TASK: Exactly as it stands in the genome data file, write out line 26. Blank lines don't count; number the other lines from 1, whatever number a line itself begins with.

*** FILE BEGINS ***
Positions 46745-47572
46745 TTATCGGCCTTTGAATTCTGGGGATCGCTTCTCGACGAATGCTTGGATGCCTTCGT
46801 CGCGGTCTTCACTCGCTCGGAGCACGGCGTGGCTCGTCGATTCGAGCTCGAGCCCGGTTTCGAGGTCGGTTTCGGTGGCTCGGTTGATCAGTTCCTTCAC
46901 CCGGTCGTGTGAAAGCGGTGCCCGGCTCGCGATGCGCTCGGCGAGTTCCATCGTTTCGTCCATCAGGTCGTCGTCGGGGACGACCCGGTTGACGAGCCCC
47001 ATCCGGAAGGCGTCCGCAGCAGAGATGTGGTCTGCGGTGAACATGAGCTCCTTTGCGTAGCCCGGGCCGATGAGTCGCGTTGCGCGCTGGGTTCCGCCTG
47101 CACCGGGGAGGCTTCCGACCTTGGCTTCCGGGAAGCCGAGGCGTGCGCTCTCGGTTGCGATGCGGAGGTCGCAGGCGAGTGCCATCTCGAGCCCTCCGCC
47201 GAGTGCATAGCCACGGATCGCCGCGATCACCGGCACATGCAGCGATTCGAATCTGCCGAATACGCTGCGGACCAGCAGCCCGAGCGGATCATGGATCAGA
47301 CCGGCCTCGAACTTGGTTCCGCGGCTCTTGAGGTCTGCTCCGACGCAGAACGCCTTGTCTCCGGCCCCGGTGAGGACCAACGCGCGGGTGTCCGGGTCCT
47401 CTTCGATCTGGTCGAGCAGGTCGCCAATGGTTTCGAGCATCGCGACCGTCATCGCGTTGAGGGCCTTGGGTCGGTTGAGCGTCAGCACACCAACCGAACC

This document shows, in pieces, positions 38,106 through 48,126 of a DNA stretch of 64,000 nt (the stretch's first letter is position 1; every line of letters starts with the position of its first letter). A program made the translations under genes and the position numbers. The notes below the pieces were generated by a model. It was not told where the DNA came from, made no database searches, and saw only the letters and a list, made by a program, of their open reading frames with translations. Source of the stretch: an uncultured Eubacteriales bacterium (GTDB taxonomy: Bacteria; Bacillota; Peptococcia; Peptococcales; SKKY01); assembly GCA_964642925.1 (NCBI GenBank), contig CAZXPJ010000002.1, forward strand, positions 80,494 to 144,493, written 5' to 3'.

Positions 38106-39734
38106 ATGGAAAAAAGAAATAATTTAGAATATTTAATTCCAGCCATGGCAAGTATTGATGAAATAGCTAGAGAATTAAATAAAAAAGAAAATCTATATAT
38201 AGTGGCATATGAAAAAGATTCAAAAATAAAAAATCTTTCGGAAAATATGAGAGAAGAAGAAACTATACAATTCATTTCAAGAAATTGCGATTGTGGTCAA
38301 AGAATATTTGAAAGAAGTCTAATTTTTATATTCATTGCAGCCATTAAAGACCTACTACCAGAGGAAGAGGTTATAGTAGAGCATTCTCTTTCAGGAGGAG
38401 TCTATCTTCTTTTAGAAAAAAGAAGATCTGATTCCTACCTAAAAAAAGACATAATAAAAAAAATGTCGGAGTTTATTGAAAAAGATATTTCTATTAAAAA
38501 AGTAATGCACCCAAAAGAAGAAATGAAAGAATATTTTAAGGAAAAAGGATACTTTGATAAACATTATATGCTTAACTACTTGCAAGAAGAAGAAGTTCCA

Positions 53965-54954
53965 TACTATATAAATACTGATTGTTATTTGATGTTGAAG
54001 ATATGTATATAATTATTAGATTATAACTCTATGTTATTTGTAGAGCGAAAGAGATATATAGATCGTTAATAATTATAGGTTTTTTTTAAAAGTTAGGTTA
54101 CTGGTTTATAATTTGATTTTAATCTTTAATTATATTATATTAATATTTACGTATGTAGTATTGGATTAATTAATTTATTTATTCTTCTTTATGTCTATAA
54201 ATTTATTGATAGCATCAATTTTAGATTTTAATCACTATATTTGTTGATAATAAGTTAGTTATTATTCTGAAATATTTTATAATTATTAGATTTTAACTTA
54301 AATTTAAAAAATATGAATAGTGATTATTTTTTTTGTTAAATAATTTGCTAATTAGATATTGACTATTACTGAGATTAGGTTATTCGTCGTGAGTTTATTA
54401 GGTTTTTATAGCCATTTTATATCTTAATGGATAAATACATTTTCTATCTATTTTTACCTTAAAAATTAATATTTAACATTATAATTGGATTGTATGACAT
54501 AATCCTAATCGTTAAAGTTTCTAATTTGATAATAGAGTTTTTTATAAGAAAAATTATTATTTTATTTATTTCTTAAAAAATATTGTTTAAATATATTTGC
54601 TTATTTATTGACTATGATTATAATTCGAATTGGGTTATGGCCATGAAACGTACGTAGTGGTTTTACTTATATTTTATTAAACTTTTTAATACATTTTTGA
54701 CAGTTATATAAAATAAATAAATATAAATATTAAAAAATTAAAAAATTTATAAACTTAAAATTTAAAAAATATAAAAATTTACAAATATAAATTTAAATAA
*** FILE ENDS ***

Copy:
54701 CAGTTATATAAAATAAATAAATATAAATATTAAAAAATTAAAAAATTTATAAACTTAAAATTTAAAAAATATAAAAATTTACAAATATAAATTTAAATAA